Specifications Rubber Antioxidant IPPD 4010NA：
Chemical name: N-isopropyl-N'-phenyl-p-phenylene diamine
Leader supplier for rubber chemicals.
ISO9001 quality standard company.
Molecular Weight:226.32 CAS NO.：101-72-4
Technical Date of Rubber Antioxidant IPPD 4010NA:
Dark brown to dark violet pastilles
Initial M.P. (Min) ≥ °C
Loss on drying (Max) ≤ %
Ash (Max) ≤ %
Dark brown to purple brown granules. density of 1.14 soluble oils, benzene, ethyl acetate, carbon disulfide and ethanol, gasoline South soluble, not water soluble. Provides powerful and antioxidant properties with excellent high temperature and flex resistance to rubber compounds.
Applications: include the use in pneumatic, an antioxidant for natural rubber and many kinds of synthetic rubber, especially for the prevention of thermal deterioration on NBR. These goods can be used in heated vessels and the Torrid Zone.
Packing :Packed in 20kg or 25kg per bags.
Storage: The product should be stored in the dry and cooling place with good ventilation. The product should be avoid hot sunshine.
- Q:Chemical catalyst system baa?
- Can speed up or slow down the reaction rate without participating in the reaction of the material
- Q:The addition of the catalyst has no effect on the chemical equilibrium of the movement
- The essence of chemical equilibrium is a dynamic equilibrium. Under certain conditions, the equilibrium constant of the reaction is a certain value. The role of the catalyst is to reduce the activation energy required for the reaction, increase the number of activated molecules, and increase the number of molecules per unit time , But the positive reaction is positive for the reaction, so do not change the speed.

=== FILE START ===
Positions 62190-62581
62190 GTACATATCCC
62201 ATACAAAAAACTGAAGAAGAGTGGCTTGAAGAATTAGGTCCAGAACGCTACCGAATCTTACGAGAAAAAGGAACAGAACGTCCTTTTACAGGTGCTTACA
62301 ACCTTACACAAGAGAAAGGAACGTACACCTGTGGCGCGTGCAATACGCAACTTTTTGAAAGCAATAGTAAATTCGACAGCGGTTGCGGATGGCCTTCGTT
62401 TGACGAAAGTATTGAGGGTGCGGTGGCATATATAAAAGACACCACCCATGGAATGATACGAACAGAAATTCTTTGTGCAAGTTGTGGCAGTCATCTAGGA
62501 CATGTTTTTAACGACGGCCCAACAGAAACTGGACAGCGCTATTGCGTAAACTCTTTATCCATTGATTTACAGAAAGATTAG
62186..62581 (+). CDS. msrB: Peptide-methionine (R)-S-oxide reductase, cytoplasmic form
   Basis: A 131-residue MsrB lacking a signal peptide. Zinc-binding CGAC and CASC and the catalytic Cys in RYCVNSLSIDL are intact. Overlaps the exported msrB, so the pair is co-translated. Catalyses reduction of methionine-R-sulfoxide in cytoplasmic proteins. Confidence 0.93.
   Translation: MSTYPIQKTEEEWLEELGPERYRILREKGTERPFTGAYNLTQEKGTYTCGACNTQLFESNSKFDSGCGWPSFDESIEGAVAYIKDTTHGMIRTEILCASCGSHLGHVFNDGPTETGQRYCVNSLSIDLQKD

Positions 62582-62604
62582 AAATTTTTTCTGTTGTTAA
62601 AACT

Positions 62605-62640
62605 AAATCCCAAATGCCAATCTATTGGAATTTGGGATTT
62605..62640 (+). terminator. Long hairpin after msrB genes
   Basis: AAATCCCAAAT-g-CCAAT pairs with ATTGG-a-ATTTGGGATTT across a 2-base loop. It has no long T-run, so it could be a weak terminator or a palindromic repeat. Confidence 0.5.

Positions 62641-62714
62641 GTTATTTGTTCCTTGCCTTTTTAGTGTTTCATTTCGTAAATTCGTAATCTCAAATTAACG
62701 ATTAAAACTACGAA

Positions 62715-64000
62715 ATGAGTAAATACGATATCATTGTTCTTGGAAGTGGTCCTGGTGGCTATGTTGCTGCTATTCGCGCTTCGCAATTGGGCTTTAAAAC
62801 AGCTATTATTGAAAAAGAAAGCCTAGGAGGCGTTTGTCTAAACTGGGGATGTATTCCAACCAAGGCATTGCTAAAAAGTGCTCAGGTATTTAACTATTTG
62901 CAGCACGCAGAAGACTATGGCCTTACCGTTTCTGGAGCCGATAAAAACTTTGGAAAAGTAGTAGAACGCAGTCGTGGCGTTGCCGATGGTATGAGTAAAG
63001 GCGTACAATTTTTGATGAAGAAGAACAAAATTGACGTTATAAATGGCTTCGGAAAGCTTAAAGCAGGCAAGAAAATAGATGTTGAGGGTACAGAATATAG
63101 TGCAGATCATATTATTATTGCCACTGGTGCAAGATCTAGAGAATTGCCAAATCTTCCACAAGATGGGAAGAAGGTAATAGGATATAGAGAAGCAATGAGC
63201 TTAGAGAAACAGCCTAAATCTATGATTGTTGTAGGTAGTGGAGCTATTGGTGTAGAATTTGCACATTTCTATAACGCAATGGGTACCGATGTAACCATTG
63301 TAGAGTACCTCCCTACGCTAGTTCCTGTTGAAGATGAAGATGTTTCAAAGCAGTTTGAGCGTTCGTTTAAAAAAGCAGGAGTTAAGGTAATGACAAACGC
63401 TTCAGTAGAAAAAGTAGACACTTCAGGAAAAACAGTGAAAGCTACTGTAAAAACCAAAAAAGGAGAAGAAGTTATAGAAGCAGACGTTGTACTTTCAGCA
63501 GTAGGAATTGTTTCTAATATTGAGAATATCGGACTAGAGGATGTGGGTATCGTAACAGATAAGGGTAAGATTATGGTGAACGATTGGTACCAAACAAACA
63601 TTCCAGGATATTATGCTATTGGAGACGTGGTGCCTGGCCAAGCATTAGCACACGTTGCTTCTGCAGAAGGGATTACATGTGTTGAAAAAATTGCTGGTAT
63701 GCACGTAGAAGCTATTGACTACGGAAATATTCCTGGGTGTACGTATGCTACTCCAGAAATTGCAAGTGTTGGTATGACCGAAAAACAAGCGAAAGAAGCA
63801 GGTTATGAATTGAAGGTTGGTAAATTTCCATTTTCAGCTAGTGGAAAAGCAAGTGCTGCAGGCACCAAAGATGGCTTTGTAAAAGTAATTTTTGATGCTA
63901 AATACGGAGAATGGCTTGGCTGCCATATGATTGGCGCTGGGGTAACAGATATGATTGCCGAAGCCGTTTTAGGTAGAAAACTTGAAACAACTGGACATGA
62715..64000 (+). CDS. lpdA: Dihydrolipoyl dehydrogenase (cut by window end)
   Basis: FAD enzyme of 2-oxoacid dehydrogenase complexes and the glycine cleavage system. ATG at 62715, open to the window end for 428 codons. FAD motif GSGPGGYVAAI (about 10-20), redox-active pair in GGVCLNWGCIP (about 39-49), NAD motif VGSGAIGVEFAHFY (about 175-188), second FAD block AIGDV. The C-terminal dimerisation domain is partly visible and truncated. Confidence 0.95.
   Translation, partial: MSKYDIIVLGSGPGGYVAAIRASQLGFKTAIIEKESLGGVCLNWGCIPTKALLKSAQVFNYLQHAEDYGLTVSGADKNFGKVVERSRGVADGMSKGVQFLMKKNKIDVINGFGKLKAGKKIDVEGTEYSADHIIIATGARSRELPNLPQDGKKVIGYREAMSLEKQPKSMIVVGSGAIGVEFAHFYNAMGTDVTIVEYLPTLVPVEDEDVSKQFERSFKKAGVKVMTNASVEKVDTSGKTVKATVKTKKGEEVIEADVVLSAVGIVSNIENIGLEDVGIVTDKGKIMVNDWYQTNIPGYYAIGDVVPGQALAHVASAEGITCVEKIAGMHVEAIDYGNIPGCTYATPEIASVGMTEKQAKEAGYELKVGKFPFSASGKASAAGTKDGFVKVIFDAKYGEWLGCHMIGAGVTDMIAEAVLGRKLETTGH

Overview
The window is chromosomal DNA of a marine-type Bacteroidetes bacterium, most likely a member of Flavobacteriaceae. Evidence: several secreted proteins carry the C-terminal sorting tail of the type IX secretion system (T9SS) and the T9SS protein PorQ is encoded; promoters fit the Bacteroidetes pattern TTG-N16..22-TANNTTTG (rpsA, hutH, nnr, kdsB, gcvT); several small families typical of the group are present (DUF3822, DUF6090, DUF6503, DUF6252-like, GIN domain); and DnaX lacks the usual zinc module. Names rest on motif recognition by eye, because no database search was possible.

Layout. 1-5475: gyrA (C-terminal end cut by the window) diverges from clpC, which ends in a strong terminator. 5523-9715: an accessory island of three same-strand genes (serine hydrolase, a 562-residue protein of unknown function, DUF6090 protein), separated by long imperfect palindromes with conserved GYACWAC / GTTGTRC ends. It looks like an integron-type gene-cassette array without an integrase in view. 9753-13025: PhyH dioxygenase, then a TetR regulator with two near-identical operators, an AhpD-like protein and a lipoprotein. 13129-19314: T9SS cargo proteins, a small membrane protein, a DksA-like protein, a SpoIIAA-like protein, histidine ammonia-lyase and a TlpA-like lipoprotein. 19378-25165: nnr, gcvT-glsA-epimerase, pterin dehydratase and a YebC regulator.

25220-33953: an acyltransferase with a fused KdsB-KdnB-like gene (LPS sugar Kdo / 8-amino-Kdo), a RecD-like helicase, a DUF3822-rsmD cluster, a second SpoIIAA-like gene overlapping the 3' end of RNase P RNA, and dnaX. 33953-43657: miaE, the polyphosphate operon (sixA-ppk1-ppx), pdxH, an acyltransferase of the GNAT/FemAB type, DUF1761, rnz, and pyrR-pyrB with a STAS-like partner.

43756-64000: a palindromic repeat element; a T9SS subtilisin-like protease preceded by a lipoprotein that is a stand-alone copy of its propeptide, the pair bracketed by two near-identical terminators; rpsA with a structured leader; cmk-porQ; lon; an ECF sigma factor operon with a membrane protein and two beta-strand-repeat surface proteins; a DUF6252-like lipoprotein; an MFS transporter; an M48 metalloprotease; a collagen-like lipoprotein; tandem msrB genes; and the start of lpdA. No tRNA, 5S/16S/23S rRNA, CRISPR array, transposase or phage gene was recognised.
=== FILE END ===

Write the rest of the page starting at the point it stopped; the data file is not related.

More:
- Q:High chemistry: Does the catalyst affect the heat and heat of the reaction?
- No effect
- Q:Effect of Catalyst on Chemical Reaction Rate
- The catalyst can reduce the activation energy of the chemical reaction and allow the reaction to take a shortcut
- Q:what is the role of a catalyst in a chemical reaction?
- A catalyst speeds up a chemical reaction by providing an alternate reaction pathway with a lower activation energy. Since the activation energy is lower, more product will be formed in the same amount of time. Chemists used to assume that a catalyst somehow sped up a reaction without being consumed in the reaction. We now know that a catalyst will be a reactant in one step of a reaction mechanism, and will be a product in a subsequent step in the mechanism, so that it **appears** that the catalyst does not take part in the reaction. ======== Follow up ========= Remember, it is customary to cite one's sources when quoting from another source or when simply copying large passages from Wikipedia or some other web page.